2. The dimmer switch

Recently, I bought a smart light bulb. This allows me to control the light with an app on my phone. I can change its colors, brightness, and some other effects. It’s actually quite fun to play with, and every time I do, I’m reminded of this life-shaping lesson I learned when I was in high school. Fortunately, I have already used that smart light bulb in an object lesson to teach this life-shaping lesson to my boys.

In society today, you are either identified as tall or short. Smart or dumb. Fast or slow. Cute or ugly. Fat or skinny. Funny or immature. Good enough or worthless… We love to think and talk about everyone, and even ourselves, with labels and always in extremes. In reality, things are anything but “on/off” in life. Missing one shot doesn’t make you a bad shooter and shouldn’t make you feel like you shouldn’t shoot again next time. Eating one sweet doesn’t destroy your diet and shouldn’t be an excuse to go crazy and have as many as you want now because you already messed up today.

All these things in life are actually on dimmer switches, not on/off switches. Each action results in a very subtle change, either in the positive or negative direction. Consistency and repeated action over time is what makes a difference in your life. And even further, what is considered bright to one person is merely in the middle for another. 

When things in your life are recognized properly on a dimmer, there is no over-reaction, because changes are very subtle and it is easy to recover if needed. Don’t be so quick to judge others or yourself. Only you control your light.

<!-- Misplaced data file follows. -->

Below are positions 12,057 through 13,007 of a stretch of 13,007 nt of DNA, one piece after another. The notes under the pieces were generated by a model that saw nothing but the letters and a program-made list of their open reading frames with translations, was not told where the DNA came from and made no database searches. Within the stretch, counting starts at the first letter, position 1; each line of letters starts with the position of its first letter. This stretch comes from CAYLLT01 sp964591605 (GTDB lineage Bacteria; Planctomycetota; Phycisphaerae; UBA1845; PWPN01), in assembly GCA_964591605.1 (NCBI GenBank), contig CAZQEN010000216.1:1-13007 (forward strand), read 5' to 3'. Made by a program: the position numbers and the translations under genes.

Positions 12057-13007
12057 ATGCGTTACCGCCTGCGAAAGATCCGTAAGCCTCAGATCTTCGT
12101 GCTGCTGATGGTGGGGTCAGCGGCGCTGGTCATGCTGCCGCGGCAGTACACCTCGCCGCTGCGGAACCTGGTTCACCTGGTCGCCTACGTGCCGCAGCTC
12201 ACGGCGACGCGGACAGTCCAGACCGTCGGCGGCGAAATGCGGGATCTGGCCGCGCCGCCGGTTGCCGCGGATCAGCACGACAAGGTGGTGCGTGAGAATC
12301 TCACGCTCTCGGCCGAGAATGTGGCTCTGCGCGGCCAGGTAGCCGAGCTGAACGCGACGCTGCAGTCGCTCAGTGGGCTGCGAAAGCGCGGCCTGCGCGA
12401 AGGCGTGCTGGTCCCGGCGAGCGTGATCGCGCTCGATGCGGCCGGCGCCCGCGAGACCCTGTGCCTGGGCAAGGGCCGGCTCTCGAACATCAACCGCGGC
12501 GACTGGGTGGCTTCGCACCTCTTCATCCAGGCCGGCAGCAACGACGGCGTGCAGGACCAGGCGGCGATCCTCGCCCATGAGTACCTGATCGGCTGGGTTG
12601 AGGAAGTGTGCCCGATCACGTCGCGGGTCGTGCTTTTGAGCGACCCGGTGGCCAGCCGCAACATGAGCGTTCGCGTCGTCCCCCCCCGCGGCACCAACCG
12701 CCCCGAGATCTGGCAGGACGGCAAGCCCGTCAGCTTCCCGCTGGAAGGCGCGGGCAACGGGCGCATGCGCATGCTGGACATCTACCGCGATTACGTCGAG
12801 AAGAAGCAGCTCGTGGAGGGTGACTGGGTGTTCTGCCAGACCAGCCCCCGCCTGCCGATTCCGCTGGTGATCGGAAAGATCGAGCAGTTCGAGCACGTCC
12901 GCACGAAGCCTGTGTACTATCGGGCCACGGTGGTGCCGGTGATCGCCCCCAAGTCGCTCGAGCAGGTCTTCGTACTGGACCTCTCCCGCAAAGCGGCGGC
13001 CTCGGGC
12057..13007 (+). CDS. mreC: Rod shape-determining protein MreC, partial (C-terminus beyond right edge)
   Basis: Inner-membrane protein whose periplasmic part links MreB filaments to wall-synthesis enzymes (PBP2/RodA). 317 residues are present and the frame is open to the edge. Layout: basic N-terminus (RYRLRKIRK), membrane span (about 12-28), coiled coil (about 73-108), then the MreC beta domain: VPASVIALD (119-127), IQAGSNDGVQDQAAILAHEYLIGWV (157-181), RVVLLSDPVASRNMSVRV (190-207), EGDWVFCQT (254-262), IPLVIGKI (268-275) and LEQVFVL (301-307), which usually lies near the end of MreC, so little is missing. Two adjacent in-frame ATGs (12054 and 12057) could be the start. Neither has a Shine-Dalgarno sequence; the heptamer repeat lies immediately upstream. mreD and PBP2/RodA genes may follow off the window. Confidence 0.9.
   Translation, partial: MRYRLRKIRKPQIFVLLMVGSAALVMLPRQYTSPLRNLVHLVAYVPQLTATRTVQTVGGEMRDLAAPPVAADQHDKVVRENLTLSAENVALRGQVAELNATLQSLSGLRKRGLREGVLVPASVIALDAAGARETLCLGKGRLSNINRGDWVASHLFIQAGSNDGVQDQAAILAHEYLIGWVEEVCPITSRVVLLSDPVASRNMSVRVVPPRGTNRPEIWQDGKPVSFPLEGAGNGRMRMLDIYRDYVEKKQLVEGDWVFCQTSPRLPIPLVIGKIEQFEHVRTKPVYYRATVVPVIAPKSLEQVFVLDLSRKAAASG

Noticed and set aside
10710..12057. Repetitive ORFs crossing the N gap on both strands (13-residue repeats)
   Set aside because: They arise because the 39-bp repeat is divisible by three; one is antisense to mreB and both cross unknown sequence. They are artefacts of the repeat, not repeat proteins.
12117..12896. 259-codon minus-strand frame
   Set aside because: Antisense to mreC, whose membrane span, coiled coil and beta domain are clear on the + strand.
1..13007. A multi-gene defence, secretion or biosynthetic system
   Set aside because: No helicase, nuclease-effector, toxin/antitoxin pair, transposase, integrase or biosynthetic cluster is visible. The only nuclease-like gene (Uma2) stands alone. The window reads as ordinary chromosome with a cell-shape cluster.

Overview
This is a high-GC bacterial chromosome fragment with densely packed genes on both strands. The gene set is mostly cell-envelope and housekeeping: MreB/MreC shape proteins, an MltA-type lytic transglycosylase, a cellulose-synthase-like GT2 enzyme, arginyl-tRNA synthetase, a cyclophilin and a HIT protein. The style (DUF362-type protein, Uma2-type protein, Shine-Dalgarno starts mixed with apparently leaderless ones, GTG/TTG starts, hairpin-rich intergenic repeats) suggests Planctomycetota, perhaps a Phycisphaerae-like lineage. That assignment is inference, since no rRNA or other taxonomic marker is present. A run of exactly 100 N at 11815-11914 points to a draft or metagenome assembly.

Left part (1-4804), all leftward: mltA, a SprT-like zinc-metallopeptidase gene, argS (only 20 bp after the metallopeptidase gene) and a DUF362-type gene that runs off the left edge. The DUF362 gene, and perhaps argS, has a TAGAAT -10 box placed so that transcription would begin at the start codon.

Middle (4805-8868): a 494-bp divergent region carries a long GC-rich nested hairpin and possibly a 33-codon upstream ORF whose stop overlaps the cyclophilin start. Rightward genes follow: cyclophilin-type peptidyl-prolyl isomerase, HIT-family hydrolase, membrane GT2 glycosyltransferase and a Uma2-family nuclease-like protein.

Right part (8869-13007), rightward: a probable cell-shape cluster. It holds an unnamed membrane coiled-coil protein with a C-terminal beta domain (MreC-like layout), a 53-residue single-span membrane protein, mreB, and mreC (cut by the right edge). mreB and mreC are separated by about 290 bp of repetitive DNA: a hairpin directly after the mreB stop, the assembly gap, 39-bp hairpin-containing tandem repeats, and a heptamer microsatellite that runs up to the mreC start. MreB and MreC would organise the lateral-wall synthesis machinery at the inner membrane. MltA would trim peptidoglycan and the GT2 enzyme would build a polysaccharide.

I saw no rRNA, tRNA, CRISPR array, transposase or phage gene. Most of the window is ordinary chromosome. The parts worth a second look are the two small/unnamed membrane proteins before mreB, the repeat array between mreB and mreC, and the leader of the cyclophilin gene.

3. Naalachita

If you are willing to get something printed on a shirt and wear it, you know it means something important to you. Naalachita means “I will do it” in Bemba, an African language spoken in parts of Zambia. I love this phrase because it holds a powerful truth. And I do have a shirt (actually it is printed on the back of a soccer jersey). 

You are defined best by what you are willing to do of your own choice. If you can’t think of things that YOU have chosen to do, especially when you didn’t have to do that thing (or when no one would notice), it is difficult to know who you really are. And if you don’t know who you really are, or what you would choose to do simply for you, then how can you trust yourself when it matters most? Trusting yourself is the foundation every satisfied life is built upon.  

4. What is your deepest fear?

Another life-shaping lesson is one that is taught from a scene in the basketball movie Coach Carter. Coach Carter asks the same question repeatedly to one of his players over time, “What is your deepest fear young man?”… (I can hear Samuel L Jackson’s voice now… lol) The Coach asks, not wanting an answer in the moment, but to get the question stuck in the head of the boy. That question alone is powerful and worthy of contemplation, but finally, after some time and some serious personal struggles, the boy responds with what he’s learned using the famous quote (often attributed to Nelson Mandela but actually is from Marianne Williamson),